Handling the holidays after a death or a separation
Thursday, December 10, 2009
I'm pretty sure that Norman Rockwell never imagined a Thanksgiving in which a 45-year-old woman and her 14-year-old twin sons climbed into an inner tube only to be sent hurtling down a water-driven tube on something aptly called the Howlin' Tornado.
But that's just what my family did for Thanksgiving this year, staggeringly the third since my husband and their father died of cancer.
Under the best of circumstances, holidays can be hard for families. Do you spend it with his family or yours? What if Aunt Millie inquires again why you aren't remarried?
But for a family dealing with death, divorce or deployment, navigating the holidays can be heartbreaking and exhausting. For parents, who must get themselves through and find a way to re-create the joy of the season for their kids, the idea of keeping traditions alive in transition can be overwhelming.
One woman who had lost her husband eight months before Christmas was determined that that first holiday without him would be just like all the others. She prepared his favorite dishes for Christmas dinner, set the table exactly as they always had. She did everything in her power to make it seem like a normal Christmas for herself, her children, her parents. Except that midway through the meal, the crushing reality of the one thing that wasn't in her power overwhelmed her, and she fled the table in tears.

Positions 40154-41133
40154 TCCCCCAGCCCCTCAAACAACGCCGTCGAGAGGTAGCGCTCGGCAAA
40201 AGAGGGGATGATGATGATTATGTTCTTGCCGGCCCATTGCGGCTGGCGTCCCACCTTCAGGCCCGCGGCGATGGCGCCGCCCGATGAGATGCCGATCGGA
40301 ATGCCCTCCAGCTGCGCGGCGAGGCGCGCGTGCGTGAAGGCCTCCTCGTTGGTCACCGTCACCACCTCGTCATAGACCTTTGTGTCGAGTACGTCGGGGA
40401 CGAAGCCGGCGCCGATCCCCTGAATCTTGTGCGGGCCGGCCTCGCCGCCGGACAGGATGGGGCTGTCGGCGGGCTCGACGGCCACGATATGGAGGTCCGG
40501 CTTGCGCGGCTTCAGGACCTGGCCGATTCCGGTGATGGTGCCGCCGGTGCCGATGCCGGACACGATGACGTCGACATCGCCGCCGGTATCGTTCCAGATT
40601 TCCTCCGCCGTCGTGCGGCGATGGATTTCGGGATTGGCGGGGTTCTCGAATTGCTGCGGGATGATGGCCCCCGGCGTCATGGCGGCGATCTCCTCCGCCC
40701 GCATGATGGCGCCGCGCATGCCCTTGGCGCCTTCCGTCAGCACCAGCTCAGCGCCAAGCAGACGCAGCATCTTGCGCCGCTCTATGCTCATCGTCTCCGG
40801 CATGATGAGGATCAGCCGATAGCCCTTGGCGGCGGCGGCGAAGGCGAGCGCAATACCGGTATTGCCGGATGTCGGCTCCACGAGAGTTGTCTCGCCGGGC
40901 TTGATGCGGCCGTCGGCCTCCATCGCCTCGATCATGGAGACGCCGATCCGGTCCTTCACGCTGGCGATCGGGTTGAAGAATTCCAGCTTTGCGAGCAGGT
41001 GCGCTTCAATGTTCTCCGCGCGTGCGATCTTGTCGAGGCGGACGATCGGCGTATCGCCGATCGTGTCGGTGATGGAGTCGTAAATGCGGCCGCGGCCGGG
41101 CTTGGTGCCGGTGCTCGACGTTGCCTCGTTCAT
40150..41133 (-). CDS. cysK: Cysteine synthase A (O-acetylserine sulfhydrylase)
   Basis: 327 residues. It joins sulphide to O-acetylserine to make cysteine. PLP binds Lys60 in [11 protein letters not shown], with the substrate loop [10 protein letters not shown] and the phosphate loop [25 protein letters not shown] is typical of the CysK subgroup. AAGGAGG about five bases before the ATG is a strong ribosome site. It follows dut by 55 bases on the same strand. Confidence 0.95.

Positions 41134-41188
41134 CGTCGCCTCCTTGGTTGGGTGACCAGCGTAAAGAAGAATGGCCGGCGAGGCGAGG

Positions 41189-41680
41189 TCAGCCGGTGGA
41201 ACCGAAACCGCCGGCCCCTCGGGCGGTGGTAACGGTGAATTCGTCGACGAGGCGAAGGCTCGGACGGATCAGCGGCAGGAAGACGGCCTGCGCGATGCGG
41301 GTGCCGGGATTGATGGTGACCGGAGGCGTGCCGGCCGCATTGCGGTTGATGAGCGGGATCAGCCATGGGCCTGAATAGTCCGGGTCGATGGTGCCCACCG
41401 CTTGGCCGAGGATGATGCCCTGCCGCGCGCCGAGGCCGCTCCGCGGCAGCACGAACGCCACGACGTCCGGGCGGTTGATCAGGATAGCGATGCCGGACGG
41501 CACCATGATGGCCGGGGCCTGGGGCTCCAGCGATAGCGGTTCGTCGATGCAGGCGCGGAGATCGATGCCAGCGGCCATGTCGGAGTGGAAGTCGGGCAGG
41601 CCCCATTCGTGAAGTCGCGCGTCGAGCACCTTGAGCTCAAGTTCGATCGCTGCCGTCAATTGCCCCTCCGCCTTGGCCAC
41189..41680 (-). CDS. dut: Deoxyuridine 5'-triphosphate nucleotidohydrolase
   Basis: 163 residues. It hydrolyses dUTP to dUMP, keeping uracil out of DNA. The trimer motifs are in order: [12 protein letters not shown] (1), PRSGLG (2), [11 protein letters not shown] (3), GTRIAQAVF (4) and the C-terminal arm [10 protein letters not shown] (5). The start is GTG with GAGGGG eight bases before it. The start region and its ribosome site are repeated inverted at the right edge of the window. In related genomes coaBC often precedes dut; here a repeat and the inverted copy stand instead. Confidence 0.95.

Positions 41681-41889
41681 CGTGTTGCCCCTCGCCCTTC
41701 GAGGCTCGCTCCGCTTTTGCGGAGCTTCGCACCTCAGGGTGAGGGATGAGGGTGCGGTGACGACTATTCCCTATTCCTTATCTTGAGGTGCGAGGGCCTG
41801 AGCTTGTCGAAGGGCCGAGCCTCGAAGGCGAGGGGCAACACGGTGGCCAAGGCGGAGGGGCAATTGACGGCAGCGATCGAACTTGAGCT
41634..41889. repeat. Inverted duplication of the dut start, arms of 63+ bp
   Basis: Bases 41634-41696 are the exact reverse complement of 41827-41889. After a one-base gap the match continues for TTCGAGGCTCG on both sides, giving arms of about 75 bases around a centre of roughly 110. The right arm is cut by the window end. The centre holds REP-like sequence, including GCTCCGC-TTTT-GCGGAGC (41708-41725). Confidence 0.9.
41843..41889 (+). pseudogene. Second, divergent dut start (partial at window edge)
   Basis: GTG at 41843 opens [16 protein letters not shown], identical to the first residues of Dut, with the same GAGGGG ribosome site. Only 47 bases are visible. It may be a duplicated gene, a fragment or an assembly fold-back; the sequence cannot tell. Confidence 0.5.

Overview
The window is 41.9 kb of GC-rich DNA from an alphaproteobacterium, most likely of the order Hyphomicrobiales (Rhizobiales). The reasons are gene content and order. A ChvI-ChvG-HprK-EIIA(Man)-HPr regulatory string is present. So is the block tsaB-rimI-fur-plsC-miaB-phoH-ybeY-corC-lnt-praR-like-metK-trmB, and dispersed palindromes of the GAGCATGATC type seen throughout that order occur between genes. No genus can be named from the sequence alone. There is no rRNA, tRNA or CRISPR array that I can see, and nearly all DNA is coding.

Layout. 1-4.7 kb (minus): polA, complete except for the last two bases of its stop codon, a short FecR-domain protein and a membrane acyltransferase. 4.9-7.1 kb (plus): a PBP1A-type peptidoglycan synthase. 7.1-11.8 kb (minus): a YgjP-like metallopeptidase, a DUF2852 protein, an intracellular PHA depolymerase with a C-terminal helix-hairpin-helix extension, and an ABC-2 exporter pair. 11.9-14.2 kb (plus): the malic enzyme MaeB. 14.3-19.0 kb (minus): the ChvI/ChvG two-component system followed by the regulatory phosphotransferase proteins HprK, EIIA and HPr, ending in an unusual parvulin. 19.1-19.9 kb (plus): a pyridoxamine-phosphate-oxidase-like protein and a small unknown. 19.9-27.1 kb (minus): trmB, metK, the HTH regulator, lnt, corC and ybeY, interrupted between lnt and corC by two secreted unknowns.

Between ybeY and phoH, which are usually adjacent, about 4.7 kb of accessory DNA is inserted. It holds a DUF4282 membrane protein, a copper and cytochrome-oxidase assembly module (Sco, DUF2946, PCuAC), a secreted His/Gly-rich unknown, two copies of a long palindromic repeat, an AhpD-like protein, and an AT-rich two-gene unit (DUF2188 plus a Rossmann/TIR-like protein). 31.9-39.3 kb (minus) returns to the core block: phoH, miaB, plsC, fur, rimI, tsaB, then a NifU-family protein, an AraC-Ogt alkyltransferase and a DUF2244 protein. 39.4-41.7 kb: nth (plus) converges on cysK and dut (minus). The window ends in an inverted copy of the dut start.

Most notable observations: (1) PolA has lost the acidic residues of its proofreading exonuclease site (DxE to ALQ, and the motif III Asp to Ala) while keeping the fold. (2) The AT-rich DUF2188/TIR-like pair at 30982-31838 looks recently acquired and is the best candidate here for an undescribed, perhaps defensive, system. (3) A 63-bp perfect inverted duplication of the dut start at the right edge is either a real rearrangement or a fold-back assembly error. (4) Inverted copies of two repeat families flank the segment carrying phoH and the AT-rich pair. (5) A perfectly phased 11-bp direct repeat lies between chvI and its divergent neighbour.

Finding the balance between the old and the new and keeping old traditions alive while creating new memories is the challenge that families in transition face at the holidays, says Cynthia Glass, a clinical social worker from Olney. She suggests that families deal with the issue straight on, perhaps by having a family meeting before the full swirl of the holiday frenzy gets underway.
"Get the whole family together in a fun way. Maybe around a fireplace or a fire pit; have some music but no TV, and ask everyone to think beforehand what the holidays mean this year. What's the good part? What's the hard part? What do you wish would happen this year?"
No one should be forced to talk, Glass advises. But everyone should be encouraged to acknowledge the loss as much as they feel comfortable. Families need to "embrace the ritual but also acknowledge that things are different . . . that things will never again be the same."
The holidays can be particularly difficult for young children, who may wish that the season of miracles will bring Mom back or allow parents to live together happily again. Adults do children no favor by allowing them to dream that the impossible will come true, Glass says.
"You need to be honest with a child who is asking Santa for Daddy to come back. Talk gently about it. Don't deny the child's feelings," but explain that some things, no matter how much we wish for them, just can't happen.
But the holidays can also be a wonderful time for starting traditions that recognize the new family situation, Glass says. Some of her suggestions:
-- Honor the empty seat if there has been a death or deployment. Put together pictures or sayings about the person who is absent. Remember that it's okay to laugh.